Remembering the Tony-Winning Musicals -- Part 1 | Playbill

Tony Awards Remembering the Tony-Winning Musicals -- Part 1
From the Special Tony Playbill

Backstage stories from 19 of the most memorable shows to win the Tony Award for Best Musical.

From the Special Tony Playbill

Backstage stories from 19 of the most memorable shows to win the Tony Award for Best Musical.

A Chorus Line
Michael Bennett, the late director-choreographer, had never had the least desire to work Off-Broadway. Starting out as a dancer in West Side Story, he was a dyed-in-the-wool Broadway baby, so when Joseph Papp invited him to work at the Public Theater, he took up the invitation only because he had this "little show" about kids in the chorus that he wanted to develop with composer Marvin Hamlisch, and writers James Kirkwood and Nicholas Dante.

The show, A Chorus Line, would go on to become the longest-running musical in Broadway history, winning nine Tony Award in 1976, including Best Musical, Best Book of a Musical (Kirkwood and Dante) and Best Score (music by Hamlisch, lyrics by Edward Kleban).

"The workshop was such a hothouse approach to musical theatre that by the time the Tony Awards rolled around, it was more about the company and what we had created together, than anything having to do with politics or business," recalled Donna McKechnie who won a Tony herself as Best Actress in a musical. "I think we all sort of felt that the Tony was just icing on the cake. But, as the night approached, I kept telling myself that this was a moment to treasure, to live the moment, so that I didn't wake up five years later, thinking, 'Oh right, we did win the Tony that year. So when I got up there and the house lights were on, I concentrated on every face I could make out: Michael's, Joe's, Marvin's, all the those who had worked so hard together and thought, 'We've done it. We deserve this.'"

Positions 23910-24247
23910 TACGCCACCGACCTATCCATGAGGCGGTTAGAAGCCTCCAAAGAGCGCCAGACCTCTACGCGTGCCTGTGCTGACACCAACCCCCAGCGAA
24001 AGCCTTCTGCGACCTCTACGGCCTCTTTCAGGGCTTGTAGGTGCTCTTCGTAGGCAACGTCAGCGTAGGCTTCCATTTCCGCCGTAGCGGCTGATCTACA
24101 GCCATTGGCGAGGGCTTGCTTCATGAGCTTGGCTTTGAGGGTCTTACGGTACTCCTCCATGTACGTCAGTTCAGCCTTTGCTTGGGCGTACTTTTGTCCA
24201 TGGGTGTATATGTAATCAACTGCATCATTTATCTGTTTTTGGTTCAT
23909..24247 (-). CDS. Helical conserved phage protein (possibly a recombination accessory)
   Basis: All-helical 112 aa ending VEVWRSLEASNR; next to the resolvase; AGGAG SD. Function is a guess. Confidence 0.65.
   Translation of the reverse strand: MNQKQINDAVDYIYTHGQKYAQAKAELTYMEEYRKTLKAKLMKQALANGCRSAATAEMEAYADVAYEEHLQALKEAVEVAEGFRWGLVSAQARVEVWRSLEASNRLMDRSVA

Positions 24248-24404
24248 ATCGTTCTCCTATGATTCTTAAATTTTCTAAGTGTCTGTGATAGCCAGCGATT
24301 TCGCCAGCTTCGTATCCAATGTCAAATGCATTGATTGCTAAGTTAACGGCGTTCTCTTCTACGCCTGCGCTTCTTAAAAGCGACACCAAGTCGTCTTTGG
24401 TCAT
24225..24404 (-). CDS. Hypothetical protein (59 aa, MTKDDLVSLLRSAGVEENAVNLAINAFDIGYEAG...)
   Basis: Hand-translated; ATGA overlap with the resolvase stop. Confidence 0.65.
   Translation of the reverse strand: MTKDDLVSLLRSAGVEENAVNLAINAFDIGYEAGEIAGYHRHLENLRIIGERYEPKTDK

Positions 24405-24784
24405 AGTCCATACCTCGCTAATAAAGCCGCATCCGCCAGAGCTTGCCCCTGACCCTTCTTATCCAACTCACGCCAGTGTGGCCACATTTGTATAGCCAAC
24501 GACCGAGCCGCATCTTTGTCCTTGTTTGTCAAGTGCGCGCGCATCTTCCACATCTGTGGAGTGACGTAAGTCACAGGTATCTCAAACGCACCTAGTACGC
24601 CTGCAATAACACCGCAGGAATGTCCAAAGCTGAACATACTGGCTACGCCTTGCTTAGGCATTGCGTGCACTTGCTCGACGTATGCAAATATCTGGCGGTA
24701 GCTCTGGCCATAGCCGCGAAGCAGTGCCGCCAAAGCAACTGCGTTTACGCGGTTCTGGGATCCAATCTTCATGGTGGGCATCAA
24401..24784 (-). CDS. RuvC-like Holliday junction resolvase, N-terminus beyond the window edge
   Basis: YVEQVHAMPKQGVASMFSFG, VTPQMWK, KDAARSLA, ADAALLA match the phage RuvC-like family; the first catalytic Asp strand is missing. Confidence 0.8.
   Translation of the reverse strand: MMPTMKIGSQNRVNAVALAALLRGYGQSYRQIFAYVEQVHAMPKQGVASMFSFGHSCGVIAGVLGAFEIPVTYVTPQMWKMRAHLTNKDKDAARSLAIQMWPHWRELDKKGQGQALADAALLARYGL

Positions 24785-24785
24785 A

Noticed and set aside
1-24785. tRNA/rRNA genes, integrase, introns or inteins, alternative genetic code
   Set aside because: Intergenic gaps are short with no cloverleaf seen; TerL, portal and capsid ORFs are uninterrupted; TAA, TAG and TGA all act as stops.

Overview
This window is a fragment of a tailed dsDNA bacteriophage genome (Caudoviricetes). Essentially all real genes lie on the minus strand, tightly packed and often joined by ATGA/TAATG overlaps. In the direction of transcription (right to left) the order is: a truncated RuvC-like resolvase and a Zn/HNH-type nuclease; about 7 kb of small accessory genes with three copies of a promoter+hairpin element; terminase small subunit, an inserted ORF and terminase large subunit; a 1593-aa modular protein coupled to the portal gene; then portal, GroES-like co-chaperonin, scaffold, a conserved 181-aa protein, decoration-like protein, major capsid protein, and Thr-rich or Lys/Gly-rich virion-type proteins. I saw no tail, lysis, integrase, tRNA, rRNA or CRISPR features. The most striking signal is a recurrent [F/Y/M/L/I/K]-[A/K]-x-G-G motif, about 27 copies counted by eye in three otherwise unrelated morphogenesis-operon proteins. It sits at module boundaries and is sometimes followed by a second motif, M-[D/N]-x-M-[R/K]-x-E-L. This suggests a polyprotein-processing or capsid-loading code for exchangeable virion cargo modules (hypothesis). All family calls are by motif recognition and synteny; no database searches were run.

Producers: Joseph Papp, New York Shakespeare Festival

In 1950, the same year that Gloria Swanson as Norma Desmond first gave voice to the anxieties of growing old and losing a hold on her adoring fans in the movie of Sunset Boulevard, the character of Margo Channing, played by Bette Davis, was expressing some of the same fears but in a less gloomy way in Joseph L. Mankiewicz's now classic film, All About Eve.

In 1970 All About Eve was transformed into the musical Applause. The team of Betty Comden and Adolph Green fashioned the book from the movie and Mary Orr's short story about about a scheming and ruthless young ingenue who sweetly plots to take both role and lover away from an aging Broadway legend. Songwriters Charles Strouse and Lee Adams (Bye, Bye, Birdie) pitched their songs low for the baritone voice of star Lauren Bacall, herself something of a film legend at 46, who played Margo Channing with indefatigable elan and sophistication.

The show opened on March 30, 1970, at the Palace Theatre, and it was an instant smash, playing nearly 900 performances and winnning four Tony Awards, including Best Musical and one for its star, Bacall, and two for director and choreographer Ron Field.
When Bacall was ready to leave the show, the producers came up with a casting coup by snagging Anne Baxter for the starring role. Rita Hayworth had been announced but withdrew at the last minute, and who better to play Margo Channing than the woman who had played her nemesis Eve in the original 1950 movie?